February looks as though it may be yet another month when the long-predicted end to rising rates of home appreciation was supposed to happen and didn't.  CoreLogic, the first to report on home prices for the month, says home prices nationally increased 6.7 percent from February 2017 to the same month this year compared to a 12-month change in January of 6.6 percent.  Home prices nationwide, including distressed sales, were up 1.0 percent month-over-month in February.   

Prices were up in every state, with western states continuing to outpace most of the rest of the nation.   The states with the highest increases February were: Washington (12.5%), Nevada (12.2%), Utah (11.1%) and Idaho (10.2%).

Frank Nothaft, CoreLogic's Chief Economist, said "A number of western states have had hot housing markets, Idaho, Nevada, Utah and Washington all had home prices up more than 11 percent over the past year.  With the recent rise in mortgage rates, affordability has fallen sharply in these states.  We expect home-price growth to slow over the next 12 months, dropping to 5 to 6 percent in Idaho, Utah and Washington, and slowing to 9.6 percent in Nevada."



The company forecasts an increase of 4.7 percent in national home prices from February 2018 to February 2019 and no appreciable increase from February 2018 to March.  The CoreLogic HPI Forecast is a projection of home prices using the CoreLogic HPI and other economic variables. Values are derived from state-level forecasts by weighting indices according to the number of owner-occupied households for each state.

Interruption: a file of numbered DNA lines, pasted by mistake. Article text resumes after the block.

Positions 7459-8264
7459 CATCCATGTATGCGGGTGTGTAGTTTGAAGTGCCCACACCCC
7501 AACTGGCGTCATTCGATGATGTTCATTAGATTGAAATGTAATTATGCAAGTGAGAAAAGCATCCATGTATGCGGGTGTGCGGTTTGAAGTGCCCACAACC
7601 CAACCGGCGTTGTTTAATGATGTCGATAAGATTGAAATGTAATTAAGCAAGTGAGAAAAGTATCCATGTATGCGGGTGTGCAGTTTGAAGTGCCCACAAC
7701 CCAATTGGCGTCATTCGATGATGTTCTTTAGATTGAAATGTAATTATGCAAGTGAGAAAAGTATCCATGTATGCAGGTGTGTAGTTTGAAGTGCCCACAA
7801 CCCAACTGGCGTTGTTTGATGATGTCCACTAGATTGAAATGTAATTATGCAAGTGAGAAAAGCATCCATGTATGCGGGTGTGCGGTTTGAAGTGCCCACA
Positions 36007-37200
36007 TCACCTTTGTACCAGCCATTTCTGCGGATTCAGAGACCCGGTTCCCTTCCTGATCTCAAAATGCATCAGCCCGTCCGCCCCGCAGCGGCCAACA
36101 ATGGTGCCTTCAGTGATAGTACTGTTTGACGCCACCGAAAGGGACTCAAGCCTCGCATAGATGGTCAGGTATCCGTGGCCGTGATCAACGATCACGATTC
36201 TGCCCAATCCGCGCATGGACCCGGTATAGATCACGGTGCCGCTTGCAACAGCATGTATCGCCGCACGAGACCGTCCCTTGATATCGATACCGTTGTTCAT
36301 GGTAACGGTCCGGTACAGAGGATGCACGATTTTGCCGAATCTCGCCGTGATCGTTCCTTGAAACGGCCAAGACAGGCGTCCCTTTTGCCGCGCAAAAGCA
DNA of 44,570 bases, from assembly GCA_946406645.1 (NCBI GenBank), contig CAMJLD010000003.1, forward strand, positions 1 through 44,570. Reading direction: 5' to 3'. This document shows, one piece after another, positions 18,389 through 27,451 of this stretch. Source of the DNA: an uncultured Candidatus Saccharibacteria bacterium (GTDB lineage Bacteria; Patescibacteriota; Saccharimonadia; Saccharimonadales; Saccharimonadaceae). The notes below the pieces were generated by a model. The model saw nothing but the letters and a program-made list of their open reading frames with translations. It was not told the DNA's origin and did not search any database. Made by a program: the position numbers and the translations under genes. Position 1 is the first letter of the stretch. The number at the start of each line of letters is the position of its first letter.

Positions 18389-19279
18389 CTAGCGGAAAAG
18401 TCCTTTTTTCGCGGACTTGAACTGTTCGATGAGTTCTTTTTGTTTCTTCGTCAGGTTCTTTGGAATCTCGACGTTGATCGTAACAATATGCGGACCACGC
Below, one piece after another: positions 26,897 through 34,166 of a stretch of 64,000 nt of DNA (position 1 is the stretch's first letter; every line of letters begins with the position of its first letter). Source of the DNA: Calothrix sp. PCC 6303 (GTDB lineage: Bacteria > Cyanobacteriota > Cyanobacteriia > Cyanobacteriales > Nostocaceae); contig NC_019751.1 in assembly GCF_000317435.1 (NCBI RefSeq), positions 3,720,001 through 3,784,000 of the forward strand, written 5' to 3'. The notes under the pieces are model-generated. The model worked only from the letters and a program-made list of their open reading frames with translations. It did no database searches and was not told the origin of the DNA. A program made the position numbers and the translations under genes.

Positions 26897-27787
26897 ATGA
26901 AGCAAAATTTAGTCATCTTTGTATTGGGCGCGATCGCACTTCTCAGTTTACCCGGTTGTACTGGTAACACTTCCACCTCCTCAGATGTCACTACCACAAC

The graph below compares the national year-over-year percent change for the CoreLogic HPI and CoreLogic Case-Shiller Index from 2000 to February 2018, with forecasts one year into the future. CoreLogic notes that both the CoreLogic HPI Single Family Combined tier and the CoreLogic Case-Shiller Index are posting positive, but moderating year-over-year percent changes, and forecasting gains for the next year.



CoreLogic's President and CEO Frank Martell said, "Family income is rising more slowly than home prices and mortgage rates, meaning that the mortgage payment takes a bigger bite out of income for new homebuyers.  CoreLogic's Market Conditions Indicator has identified nearly one-half of the 50 largest metropolitan areas as overvalued.  Often buyers are lulled into thinking these high-priced markets will continue, but we find that overvalued markets will tend to have a slowdown in price growth."